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The FCRA and sovereign immunity

On Behalf of | Feb 25, 2024 | Credit Repair

A recent Supreme Court decision means that consumers in Illinois and throughout the rest of the country can sue the federal government for violations of the Fair Credit Reporting Act (FCRA). The case in question involved a man who sued the USDA after it incorrectly reported a loan payment as past due. The plaintiff claimed that the USDA failed to investigate the matter after the agency asserted that the FCRA didn’t apply because of sovereign immunity.

An overview of the FCRA

The FCRA allows individuals to take legal action against entities that incorrectly report information to credit reporting agencies. According to the FCRA itself, consumers can take action against any individual who supplies information that results in damage to the plaintiff’s credit score. An individual is defined broadly as a person, corporation or government entity. This was the basis by which Justice Gorsuch found that the FCRA waived sovereign immunity in this case.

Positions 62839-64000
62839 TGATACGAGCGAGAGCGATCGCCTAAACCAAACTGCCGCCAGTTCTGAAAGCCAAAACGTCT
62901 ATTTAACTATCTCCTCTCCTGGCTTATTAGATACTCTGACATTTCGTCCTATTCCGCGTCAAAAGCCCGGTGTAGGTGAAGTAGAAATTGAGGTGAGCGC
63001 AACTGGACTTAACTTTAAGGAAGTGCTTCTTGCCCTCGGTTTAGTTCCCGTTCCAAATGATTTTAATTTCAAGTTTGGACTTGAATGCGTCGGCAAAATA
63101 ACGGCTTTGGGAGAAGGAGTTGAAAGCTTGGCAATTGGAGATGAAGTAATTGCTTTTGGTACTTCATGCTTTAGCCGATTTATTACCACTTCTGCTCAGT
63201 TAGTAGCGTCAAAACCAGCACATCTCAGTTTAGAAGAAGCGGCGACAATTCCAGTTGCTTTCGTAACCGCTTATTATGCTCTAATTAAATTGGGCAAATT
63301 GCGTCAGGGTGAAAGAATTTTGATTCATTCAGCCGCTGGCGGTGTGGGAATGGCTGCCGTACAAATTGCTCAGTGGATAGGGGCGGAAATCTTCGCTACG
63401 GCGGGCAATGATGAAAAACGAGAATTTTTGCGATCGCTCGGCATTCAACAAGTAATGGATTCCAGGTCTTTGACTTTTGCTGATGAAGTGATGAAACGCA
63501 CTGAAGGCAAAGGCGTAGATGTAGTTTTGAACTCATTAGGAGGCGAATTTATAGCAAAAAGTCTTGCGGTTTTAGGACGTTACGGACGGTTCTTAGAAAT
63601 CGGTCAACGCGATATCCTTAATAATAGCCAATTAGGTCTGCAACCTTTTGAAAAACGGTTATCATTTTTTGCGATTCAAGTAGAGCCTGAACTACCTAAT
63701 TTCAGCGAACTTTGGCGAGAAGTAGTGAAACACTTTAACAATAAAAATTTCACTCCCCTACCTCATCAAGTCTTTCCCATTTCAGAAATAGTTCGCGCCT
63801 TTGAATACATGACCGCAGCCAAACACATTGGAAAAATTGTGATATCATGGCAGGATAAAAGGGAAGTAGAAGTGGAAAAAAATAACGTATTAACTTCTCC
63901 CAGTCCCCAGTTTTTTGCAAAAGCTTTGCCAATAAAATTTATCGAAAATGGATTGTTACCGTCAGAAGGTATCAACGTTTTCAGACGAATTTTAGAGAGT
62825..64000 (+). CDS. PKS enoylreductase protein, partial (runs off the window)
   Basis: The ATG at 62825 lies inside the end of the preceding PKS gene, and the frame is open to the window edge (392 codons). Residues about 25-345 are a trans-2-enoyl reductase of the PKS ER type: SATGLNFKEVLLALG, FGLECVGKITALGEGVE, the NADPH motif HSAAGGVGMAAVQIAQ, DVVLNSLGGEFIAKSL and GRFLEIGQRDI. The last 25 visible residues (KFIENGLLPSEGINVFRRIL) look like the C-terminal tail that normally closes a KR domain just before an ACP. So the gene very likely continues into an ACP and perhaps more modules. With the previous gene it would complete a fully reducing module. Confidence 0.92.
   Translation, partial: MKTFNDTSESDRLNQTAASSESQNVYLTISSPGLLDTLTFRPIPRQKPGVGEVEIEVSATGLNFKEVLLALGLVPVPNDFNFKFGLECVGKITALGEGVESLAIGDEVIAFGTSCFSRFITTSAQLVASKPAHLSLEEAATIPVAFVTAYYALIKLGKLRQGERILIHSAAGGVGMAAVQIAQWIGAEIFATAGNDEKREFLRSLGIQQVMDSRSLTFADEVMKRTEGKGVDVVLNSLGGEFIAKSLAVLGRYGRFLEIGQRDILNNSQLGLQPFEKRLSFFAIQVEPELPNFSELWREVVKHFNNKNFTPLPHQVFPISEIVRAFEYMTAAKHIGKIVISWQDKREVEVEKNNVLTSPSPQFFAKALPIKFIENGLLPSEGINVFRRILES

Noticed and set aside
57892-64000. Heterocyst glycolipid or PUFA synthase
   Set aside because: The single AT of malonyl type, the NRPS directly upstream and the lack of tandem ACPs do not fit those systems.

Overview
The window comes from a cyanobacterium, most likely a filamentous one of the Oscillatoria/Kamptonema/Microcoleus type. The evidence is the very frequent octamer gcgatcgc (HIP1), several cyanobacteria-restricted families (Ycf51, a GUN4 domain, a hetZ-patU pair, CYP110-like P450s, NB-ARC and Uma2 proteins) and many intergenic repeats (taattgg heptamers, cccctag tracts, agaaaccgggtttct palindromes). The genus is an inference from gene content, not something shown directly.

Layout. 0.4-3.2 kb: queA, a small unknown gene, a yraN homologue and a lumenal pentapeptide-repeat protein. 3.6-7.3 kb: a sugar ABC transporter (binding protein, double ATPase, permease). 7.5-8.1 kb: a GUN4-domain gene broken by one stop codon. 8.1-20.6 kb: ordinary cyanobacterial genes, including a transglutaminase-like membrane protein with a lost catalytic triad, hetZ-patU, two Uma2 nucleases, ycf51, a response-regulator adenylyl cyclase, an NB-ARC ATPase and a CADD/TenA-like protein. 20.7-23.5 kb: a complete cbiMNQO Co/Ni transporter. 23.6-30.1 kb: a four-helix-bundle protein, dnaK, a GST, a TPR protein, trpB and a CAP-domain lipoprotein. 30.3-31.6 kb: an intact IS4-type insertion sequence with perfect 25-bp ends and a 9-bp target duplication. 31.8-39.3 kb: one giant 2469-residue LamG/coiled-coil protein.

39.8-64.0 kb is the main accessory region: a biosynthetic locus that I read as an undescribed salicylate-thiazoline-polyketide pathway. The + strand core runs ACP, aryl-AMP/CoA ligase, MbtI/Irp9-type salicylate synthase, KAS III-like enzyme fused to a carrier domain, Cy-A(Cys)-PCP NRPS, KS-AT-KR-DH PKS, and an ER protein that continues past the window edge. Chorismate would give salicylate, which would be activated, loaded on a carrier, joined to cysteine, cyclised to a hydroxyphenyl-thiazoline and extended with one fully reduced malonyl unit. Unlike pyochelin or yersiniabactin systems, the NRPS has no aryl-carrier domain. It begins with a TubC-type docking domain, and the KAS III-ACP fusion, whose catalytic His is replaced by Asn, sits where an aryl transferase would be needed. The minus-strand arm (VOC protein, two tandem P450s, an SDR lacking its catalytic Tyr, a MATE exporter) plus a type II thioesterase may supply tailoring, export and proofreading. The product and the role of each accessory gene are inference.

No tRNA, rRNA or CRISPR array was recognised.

An overview of sovereign immunity

Under the principle of sovereign immunity, the government cannot be sued by an individual. This is why the USDA sought to have the claim against it tossed out before it got to the Supreme Court. However, in addition to the Supreme Court, many outside parties threw their support toward the plaintiff in the case. These groups argued that the FCRA can’t function if some entities that provide information that causes credit issues aren’t held responsible for their actions.

Inaccurate information on your credit report may reduce your score by dozens or hundreds of points. Therefore, it’s critical to review it to ensure that any mistakes are caught and rectified quickly. Under the FCRA, information on your credit report must be verified or removed in a timely manner after a complaint is made.